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My husband has never watched the films, and since I want to take him to the IMAX in Milton Keynes (4D cinema, folks, now isn’t that something?), I thought it was time to get him educated. He thinks the originals are cheesy (“what the heck is that tin can doing with them now!?”) but certainly a classic because they “pushed the boundaries of the time”, to put it in his words.

So Damian is now acquainted with phrases such as “the force” and “I am your father” and “do, or do not, there is no try” and so on and so forth.

So today, folks, I am feeling very down. I have just had a shower, and I washed my hair, my head turned upside down (because I hear it helps blood flow to the roots), watching the black powdery gunk that I shake into my hair daily to hide my increasing baldness swirling down the drain. I swung my head upright, shook my hair dry very gently in an old T-shirt, and stood before the mirror as the fog slowly faded away, to survey the damage.

My heart sank. A wide, shiny baldness greeted me in the mirror. The sparseness of my hair on top goaded me. I bit my lip, because there is no way I am giving into this. I feel dreadful, hopeless, but I am holding on to hope because I am on a journey to find a cure. This is not a post in which I lament my hair… or lack thereof.

I numbly shook the black powder over the bald patch, moving my hair this way and that to make it look thicker. Who am I kidding. All I have are wet curly wisps where once was a mass of thick ringlets.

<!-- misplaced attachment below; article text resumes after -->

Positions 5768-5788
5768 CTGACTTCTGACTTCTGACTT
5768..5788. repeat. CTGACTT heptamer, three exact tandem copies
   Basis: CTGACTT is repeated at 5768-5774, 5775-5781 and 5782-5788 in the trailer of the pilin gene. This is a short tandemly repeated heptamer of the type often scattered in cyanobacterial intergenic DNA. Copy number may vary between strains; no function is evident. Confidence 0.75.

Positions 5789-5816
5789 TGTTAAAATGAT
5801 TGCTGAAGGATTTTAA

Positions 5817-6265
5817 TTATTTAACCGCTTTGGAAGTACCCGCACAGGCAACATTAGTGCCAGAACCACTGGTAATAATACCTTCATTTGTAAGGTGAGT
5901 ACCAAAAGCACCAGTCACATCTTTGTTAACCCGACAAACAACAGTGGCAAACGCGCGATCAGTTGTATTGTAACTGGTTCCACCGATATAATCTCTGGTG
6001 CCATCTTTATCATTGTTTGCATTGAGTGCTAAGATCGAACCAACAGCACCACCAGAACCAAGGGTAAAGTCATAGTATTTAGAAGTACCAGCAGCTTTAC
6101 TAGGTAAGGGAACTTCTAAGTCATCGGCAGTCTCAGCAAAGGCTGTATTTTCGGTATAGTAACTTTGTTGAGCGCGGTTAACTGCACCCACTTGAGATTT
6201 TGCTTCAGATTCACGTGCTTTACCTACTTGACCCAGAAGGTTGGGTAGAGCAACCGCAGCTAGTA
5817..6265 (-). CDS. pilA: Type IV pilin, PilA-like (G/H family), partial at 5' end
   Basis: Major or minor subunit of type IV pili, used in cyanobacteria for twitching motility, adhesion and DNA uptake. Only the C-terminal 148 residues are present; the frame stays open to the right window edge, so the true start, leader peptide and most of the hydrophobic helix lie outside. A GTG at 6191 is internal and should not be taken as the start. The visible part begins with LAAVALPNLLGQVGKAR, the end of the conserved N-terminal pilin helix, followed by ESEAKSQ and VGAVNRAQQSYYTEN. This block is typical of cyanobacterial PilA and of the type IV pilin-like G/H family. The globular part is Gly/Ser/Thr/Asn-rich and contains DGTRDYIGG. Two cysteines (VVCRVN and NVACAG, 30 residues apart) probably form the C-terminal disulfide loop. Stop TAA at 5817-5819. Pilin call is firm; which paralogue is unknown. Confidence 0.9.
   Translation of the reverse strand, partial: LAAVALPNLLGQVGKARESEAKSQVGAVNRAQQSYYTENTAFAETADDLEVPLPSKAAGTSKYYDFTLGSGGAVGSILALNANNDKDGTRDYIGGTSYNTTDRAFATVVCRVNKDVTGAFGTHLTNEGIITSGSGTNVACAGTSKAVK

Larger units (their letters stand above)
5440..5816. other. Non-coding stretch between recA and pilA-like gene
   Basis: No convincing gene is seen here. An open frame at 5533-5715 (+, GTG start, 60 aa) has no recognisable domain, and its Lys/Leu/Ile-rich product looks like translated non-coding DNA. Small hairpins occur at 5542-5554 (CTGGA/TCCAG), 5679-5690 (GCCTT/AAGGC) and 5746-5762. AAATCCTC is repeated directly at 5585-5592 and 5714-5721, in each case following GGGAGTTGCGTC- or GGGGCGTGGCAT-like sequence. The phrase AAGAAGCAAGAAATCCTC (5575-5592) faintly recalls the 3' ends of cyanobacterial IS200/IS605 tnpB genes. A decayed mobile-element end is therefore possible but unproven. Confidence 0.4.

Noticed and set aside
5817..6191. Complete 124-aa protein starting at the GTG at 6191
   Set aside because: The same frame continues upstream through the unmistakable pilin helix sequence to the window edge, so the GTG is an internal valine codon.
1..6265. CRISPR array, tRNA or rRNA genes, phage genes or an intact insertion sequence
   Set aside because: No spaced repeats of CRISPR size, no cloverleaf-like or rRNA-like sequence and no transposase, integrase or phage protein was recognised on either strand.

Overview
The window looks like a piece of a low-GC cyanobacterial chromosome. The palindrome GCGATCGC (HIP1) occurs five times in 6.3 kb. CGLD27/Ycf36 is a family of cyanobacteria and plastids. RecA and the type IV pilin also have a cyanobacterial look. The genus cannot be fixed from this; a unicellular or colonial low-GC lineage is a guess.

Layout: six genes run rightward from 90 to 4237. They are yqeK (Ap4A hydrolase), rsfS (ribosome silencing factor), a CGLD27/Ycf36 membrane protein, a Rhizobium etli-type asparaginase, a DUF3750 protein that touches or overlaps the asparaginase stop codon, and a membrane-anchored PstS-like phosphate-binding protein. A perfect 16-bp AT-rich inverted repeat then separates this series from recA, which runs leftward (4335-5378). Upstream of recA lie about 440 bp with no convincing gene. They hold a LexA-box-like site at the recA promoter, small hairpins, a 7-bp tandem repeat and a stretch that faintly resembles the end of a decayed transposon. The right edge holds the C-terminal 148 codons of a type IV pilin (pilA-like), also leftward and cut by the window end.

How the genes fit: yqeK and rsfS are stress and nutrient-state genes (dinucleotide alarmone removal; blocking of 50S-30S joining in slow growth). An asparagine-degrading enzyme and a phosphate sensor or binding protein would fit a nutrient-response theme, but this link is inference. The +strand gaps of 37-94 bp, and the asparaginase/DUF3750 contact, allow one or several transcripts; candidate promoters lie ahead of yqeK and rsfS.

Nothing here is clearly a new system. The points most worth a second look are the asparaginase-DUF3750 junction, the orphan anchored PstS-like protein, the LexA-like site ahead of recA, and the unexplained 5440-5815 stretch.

Anyway, so, feeling blue, I emerged from the loo and pottered about, creaming my legs and arms and getting into my PJs.

I think I must have sighed a little, because Damian, sitting at the desk, typing out an assignment, turned around as I passed him and grabbed my arm.

“What’s wrong, Len?”

“Nothing,” said I, smiling at him.

He looked sternly at me, one eyebrow raised, and then said, “I sense a disturbance in the force.”

Well that made me smile. I still feel an ache in my heart, but all will be well, as long as Damian senses a disturbance in the force.

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A Word for the Wise

Today I learnt something interesting about wisdom.

Wisdom, many of us think, comes hand in hand with experience. Some may argue that it doesn’t, and that it only appears to because some of us were blessed with hindsight or insight, or some of us were just lucky to have heard something wise that day and thought we would like to share it. Lord knows that’s happened to me many times.

But perhaps we are missing the bigger picture here. Isn’t wisdom only seen as such when it is relevant? A piece of ‘wisdom’ might not mean anything to Sheila, for example, but to Robert, it might mean the world. Wisdom is not applicable to each and every person, it is tailored specifically to people’s different perspectives and situations in life.

What, fellow bloggers, do you think wisdom is?

 

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Art: David James Cannon, wildlife artist.

Wise elephant photo.